The tree genus Sinowilsonia Hemsl. is a member of the Hamamelidaceae family and comprises only one species, S. henryi Hemsl. This species is narrowly distributed in the mountains of central China at an elevation of 600–1400 m (Zhang et al., 2003). Currently, the natural habitats of this species are severely deteriorated and fragmented, with population sizes ranging from as few as five individuals to approximately 50 flowering plants (Zhou et al., 2014). Thus, S. henryi has been listed as an endangered plant species in the China Plant Red Data Book (Fu and Jin, 1992).
Knowledge of genetic diversity and genetic structure of extant populations is essential to the formulation of effective conservation and management strategies for threatened species (Frankham et al., 2002). Due to their codominance, hypervariability, and reliable scorability, microsatellite markers have been widely used in population genetic studies (Selkoe and Toonen, 2006). However, microsatellite markers for S. henryi are currently not available. High-throughput RNA sequencing (RNA-Seq) is one of the most useful next-generation sequencing techniques for identifying microsatellites. In the current study, we developed and characterized 21 expressed sequence tag-simple sequence repeat (EST-SSR) markers for S. henryi using RNA-Seq.
METHODS AND RESULTS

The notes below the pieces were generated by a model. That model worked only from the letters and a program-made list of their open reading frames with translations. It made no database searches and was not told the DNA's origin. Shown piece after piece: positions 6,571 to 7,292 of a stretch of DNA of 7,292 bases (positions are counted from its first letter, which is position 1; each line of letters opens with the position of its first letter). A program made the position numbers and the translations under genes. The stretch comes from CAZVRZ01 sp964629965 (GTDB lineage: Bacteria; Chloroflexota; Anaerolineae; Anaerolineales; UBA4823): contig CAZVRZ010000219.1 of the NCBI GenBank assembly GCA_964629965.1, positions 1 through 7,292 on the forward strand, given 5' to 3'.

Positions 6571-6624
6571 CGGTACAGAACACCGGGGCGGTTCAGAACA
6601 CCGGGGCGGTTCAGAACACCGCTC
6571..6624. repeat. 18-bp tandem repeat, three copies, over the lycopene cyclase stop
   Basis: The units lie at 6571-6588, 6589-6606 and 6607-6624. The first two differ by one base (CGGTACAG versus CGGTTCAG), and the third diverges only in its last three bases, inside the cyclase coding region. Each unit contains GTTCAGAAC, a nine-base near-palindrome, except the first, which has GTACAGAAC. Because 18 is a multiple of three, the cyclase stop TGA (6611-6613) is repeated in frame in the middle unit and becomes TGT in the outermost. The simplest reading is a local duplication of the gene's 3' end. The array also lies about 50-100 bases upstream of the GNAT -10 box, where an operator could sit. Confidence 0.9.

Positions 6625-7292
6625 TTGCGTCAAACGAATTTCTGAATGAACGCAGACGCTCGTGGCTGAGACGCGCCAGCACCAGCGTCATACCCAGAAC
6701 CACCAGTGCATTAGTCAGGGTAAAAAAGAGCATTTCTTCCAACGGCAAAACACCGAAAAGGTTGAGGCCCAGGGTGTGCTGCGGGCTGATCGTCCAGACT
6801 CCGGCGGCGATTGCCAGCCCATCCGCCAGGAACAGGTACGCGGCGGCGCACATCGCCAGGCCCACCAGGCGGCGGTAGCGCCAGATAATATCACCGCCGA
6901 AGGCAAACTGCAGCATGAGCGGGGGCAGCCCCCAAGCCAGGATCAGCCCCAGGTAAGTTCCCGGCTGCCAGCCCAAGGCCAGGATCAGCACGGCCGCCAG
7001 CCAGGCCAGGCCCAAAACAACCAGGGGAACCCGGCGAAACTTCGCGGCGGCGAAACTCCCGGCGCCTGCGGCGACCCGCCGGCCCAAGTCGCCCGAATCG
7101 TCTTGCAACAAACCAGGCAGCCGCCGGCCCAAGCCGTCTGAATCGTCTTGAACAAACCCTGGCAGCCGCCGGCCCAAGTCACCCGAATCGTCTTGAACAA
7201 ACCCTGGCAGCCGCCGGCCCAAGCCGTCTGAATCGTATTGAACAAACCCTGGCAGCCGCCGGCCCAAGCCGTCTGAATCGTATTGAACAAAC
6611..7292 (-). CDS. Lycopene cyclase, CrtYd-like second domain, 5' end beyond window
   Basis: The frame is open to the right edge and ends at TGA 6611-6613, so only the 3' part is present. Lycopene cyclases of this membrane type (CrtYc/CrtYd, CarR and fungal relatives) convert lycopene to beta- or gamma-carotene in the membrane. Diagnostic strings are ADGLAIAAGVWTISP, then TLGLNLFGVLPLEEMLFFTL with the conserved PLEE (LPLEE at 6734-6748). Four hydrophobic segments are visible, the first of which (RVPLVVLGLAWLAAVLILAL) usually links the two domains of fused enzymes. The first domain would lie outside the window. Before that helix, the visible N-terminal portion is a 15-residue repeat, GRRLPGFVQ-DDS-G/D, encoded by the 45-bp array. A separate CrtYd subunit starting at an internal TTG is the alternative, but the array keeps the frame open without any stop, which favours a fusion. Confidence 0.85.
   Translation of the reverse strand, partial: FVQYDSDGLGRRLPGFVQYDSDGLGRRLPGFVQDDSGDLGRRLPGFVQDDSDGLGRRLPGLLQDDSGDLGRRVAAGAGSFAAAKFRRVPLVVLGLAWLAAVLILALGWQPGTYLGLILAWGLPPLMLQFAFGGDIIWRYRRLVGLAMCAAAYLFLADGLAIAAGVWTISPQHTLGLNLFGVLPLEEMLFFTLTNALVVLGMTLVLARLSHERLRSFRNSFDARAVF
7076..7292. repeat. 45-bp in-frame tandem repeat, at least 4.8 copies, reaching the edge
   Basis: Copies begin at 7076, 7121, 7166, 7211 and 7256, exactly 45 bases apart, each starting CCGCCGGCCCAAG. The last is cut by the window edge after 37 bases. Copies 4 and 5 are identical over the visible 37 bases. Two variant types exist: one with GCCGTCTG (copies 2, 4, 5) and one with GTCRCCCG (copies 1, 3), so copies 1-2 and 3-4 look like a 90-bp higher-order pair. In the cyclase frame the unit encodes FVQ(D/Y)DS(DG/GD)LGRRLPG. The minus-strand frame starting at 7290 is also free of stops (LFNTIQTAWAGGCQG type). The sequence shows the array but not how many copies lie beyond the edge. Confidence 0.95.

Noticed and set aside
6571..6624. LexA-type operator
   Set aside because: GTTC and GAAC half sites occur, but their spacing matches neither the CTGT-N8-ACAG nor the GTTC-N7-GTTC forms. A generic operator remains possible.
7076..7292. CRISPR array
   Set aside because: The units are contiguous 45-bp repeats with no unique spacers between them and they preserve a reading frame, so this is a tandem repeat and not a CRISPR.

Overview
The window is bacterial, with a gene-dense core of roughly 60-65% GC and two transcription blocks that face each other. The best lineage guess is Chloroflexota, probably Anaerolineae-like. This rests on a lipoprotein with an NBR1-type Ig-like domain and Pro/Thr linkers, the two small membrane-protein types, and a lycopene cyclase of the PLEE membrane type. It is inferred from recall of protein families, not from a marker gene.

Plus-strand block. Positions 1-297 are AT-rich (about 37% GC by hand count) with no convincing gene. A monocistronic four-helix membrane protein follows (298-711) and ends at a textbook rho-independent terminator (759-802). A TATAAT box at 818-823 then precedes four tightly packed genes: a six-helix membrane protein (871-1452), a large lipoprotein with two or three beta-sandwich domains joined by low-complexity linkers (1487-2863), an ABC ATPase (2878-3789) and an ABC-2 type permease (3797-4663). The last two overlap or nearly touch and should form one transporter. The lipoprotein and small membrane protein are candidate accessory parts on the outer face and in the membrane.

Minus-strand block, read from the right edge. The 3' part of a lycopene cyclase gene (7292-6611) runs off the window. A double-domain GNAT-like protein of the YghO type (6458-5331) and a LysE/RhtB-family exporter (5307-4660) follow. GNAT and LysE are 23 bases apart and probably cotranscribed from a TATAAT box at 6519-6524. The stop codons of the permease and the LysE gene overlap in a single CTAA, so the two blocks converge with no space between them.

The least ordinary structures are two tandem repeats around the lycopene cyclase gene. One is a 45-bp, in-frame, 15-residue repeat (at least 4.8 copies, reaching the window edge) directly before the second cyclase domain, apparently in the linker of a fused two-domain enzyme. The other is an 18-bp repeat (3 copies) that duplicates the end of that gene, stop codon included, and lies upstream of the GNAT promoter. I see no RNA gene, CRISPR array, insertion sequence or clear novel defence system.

Total RNAs were isolated from young leaves using a cetyltrimethylammonium bromide (CTAB) procedure (Chang et al., 1993). The poly(A)+ RNA (mRNA) was purified with the RNA Clean-up Kit (Invitrogen, Carlsbad, California, USA) according to the manufacturer's instructions. The purified RNA was subsequently fragmented into small pieces (200 bp) by the fragmentation buffer. Then, the cleaved RNA fragments were used for first-strand cDNA synthesis using reverse transcriptase (Invitrogen) with random hexamer primers. Subsequently, second-strand cDNA was synthesized using RNase H and DNA polymerase I (Tiangen, Beijing, China). Illumina paired-end sequencing adapters were then ligated to the ends of the 3′-adenylated cDNA fragments. The cDNA library was sequenced by Shanghai Haiyu Biotechnology Co. Ltd. on the Illumina HiSeq 2000 instrument (Illumina, San Diego, California, USA). Before assembly, raw reads were filtered to remove those containing adapter or low-quality reads (more than 20% of nucleotides with Q-value ≤ 10) and reads containing poly N (>10% ambiguous base calls). Transcriptome assembly was performed using the Trinity package (version 2013-02-25) with the default parameters (Grabherr et al., 2011).